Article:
One of the reasons Bobby Parnell pitched three innings of relief today was to stretch him out for
Archive: August 5th, 2009
Minutes after an awkward stretch while covering first base, Jonathan Niese was removed from today’s ballgame with a severe ankle injury. Niese was immediately sent for an MRI, and during the postgame, manager Jerry Manuel said that “…we suspect it to be a tear”.
A “torn” ankle would be terrible, terrible news for the young lefthander, and would certainly end his season. Further, it could knock him out of action for 6-8 months. Let’s keep our fingers crossed and hope that the MRI comes back with a better report than the Mets suspect. Though, what worries me is the Mets have usually erred on the side of optimism.
In addition to losing Niese, Gary Sheffield also left the game after re-aggravating his hamstring. As expected, he’s listed as “day to day”. A few days ago, Jerry Manuel made it clear that Sheffield would not play in day games after night games. Despite this, he allowed Sheff to play after the two had a conversation last night. According to Manuel:
“…. he was very adamant about playing today, that he wanted to play. And the day game / night game for him, normally means that if there is a stretch of games — say we have five or six games in a row, and then we have a day game — then that becomes an issue. But we did not have that type of stretch since he went on the DL.”
Depending on Niese’s MRI, we should expect to see Niese go on the DL and a position player come up from the minors, now that both Sheffield and Luis Castillo are “day to day”.
Mets 9 Cardinals 0
What a difference a day makes!
Fueled by the support of screaming, sugar-filled children, the Mets delivered an overwhelming win to the Camp Day crowd.
The Mets offense exploded for five runs in the first two frames against starter and loser Kyle Lohse, then tacked on another four in the sixth and eighth innings to make it a laugher.
Nelson Figueroa, who came on to pitch after Jonathan Niese injured his ankle in the second, earned the win and redeemed himself with a stellar 4 1/3 innings of shutout relief. Bobby Parnell earned a rare 3-inning save, striking out 3 and allowing only one hit.
Parnell is now tied with Frankie Rodriguez for the team lead in saves since the All-Star break.
Angel Pagan and David Wright combined to go 6-for-8 with 3 runs and 6 RBI. Pagan had a booming homerun to centerfield and ripped his 7th triple of the year. Despite a paltry 146 times to the plate, only one man in MLB has more triples than Pagan — Michael Bourn, who has 9 in 451 plate appearances. Who needs Jose Reyes and Carlos Beltran when you have Angel Pagan?
Parnell and Figueroa were a combined 2-for-2 with 2 RBI and 2 runs scored.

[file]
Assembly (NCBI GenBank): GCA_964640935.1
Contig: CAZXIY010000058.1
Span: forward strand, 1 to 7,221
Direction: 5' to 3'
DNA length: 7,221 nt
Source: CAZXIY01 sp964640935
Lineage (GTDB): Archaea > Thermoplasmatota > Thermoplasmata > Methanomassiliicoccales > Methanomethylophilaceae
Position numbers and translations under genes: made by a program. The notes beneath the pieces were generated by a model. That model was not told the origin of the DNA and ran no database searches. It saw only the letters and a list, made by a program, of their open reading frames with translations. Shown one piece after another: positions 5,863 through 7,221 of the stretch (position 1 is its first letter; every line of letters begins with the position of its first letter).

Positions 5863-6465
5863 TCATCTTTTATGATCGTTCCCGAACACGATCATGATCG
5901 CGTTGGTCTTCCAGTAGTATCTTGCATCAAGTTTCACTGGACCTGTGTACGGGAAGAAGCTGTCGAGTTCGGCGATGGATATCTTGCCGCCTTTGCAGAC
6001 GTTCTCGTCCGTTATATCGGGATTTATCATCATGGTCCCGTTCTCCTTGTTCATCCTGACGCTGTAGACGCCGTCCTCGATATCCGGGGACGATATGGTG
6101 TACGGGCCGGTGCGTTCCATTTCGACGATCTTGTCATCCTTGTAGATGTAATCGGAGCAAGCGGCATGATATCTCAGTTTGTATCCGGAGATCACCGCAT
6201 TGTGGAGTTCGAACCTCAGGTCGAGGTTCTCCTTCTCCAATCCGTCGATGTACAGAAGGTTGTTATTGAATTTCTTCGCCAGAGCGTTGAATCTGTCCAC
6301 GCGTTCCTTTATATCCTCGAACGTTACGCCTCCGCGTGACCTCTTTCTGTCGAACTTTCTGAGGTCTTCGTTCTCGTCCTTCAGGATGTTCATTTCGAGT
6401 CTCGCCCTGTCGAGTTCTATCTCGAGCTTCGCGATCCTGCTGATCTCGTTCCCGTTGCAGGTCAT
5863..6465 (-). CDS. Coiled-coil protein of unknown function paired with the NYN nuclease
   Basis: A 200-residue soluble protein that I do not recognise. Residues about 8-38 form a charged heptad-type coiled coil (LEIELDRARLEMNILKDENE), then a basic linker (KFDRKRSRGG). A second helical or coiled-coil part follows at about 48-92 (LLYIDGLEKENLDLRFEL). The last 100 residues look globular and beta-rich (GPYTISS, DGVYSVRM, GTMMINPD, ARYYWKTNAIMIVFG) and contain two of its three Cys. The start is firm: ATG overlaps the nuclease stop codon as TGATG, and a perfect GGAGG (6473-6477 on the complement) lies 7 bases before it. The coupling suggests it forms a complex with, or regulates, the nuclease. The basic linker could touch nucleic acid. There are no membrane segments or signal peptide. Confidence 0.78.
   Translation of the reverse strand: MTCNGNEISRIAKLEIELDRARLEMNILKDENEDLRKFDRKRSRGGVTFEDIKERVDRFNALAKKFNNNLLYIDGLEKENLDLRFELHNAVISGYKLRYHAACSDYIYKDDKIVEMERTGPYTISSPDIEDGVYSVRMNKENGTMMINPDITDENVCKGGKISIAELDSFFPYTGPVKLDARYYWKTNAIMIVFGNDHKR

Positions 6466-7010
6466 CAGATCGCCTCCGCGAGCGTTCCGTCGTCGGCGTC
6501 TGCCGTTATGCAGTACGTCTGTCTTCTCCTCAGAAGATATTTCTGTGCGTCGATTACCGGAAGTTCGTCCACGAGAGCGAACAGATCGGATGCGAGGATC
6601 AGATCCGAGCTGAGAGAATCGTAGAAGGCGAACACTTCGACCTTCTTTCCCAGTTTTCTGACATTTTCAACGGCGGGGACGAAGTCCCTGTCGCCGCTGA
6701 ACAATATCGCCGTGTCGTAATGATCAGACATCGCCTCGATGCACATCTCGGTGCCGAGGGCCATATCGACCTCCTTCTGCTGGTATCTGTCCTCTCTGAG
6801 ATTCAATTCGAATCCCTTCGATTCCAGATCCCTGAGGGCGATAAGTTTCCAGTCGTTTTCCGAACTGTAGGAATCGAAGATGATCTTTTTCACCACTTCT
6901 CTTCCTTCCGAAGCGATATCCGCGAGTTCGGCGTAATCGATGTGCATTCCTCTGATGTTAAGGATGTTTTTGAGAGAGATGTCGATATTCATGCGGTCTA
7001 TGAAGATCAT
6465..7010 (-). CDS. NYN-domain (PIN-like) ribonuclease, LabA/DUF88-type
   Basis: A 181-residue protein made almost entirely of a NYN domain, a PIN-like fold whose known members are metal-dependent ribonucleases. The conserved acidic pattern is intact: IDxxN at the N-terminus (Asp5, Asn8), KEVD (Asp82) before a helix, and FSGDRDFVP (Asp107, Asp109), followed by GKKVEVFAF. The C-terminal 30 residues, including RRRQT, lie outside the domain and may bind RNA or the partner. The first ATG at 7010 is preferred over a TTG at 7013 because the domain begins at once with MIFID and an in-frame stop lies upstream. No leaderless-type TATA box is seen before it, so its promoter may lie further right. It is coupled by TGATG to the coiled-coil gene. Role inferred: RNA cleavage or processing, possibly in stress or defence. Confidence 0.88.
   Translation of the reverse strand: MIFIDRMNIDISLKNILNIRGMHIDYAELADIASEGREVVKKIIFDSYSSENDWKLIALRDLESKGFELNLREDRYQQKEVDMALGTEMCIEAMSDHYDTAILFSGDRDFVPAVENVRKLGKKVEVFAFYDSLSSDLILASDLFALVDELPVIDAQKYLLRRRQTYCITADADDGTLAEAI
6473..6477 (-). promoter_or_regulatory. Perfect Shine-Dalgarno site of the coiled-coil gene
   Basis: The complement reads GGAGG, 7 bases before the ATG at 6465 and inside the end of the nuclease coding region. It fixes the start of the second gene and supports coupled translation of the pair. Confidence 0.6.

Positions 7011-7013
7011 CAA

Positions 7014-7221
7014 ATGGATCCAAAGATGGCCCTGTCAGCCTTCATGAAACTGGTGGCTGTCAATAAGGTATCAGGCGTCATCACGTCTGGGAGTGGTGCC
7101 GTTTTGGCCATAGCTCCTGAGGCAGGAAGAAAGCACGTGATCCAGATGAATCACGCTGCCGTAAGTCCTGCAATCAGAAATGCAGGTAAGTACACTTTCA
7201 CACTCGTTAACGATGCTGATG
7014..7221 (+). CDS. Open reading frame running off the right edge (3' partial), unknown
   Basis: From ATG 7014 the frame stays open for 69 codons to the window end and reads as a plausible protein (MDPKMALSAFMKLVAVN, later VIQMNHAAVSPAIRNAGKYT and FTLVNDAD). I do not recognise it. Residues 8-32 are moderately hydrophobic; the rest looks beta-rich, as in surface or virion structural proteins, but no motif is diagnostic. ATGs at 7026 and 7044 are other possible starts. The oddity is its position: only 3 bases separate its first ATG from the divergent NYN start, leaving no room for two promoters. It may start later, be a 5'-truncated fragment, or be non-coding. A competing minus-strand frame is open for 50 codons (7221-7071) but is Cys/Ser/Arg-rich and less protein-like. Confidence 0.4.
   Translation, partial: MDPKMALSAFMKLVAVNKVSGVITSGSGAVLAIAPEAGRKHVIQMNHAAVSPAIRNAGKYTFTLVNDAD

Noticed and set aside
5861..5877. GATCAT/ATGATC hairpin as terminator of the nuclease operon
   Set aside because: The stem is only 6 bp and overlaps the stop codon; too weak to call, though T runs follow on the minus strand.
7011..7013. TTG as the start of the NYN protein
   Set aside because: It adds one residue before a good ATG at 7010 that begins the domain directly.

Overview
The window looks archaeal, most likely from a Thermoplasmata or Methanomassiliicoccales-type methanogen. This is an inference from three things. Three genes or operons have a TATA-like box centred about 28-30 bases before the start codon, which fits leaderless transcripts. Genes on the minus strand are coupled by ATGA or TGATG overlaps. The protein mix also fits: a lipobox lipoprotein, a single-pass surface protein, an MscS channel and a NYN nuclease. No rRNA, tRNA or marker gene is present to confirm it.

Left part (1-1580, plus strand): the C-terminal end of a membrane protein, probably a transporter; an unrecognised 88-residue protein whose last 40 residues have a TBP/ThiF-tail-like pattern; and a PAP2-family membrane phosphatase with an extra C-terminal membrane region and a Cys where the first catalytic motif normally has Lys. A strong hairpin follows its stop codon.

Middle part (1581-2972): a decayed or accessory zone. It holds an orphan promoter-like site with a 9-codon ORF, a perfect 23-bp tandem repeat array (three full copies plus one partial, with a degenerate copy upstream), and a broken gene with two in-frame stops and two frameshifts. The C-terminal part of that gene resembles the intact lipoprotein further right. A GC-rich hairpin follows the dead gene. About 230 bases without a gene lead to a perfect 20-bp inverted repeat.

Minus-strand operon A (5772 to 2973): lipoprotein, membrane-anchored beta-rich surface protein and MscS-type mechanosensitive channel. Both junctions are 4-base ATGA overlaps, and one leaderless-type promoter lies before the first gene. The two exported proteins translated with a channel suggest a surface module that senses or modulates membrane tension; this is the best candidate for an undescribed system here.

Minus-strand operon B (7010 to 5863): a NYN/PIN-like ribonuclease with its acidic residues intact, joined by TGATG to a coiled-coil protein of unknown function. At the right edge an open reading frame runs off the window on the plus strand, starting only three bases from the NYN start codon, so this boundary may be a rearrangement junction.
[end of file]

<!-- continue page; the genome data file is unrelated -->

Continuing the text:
Rick Ankiel had a difficult time in centerfield during that second-inning offensive outburst by the Mets. He made a diving attempt for a blast by Nelson Figueroa but the ball missed his glove and resulted in a triple — nearly a quadruple, in fact. (Jim Edmonds would’ve had that ball, BTW.) Minutes later he misplayed a low liner off the bat of Angel Pagan, with his glove fingers up instead of down, allowing Figgy to score and Pagan to reach first. And moments after that, Pagan challenged him by going first to third on a David Wright single. Ankiel, I think, had a great shot to nail Pagan, but he hesitated and then took a long windup before unleashing his throw, which was a little too late.
Next Mets Game
The Mets fly cross-country to face the Padres in San Diego for a four-game series. Livan Hernandez faces Clayton Richard in the opener, which begins at 10:05 PM EST on Thursday night.
In case you missed it, Luis Castillo slipped going down the dugout steps and injured his ankle. The Mets are terming it a “mild strain”, and not surprisingly, are listing him as “day to day”.
No, this is not a joke. Castillo really did hurt himself in the dugout, off the field of play. Which begs the question: in this brand new stadium, why are the dugout steps and floor not covered with some kind of porous padding, such as you might find on a running track? I could be completely mistaken, but it looks like the dugouts and steps at Citi Field are bare concrete — which makes cleanup easy but is not the safest platform for metal spikes. Again, I could be wrong — I haven’t been inside the dugouts and am only trusting what I’ve seen on TV and views from the stands. For all I know there is a rubber covering on top of the concrete, or maybe they put down some kind of runner or mat.
But back to Castillo’s injury. With him out, but not on the DL, means Angel Berroa will be getting more playing time, and/or we’ll be seeing Fernando Tatis at 2B. Tatis’ hustle, professionalism, and occasional homerun power are wonderful additions to the lineup temporarily, but if he starts then your top RH bat off the bench is Berroa. Twelve of one and a dozen of the other.
Luckily, this situation is only “day to day” (ha!), which reminds us of another middle infielder whose injury status was once described similarly — Jose Reyes (silly me, I thought he’d be out for the season!). The latest on Reyes is that he’s had a setback, he feels “discomfort” in his leg, and has flown up from Port St. Lucie to be re-examined by the team’s doctors. If nothing else, Jose is racking up the frequent-flyer miles with all these trips back and forth between Florida and NYC.
After Reyes is seen by the Mets’ doctors, one has to wonder — is it time for a second opinion? Further, is it time to forget about this season, shut him down, and make sure he’ll be ready for 2010 and beyond? Surely, the similarly ill-advised returns of Carlos Delgado and Carlos Beltran will be enough to sell tickets in September — so let’s put the brakes on Reyes and make sure there will be reason to buy tickets next year.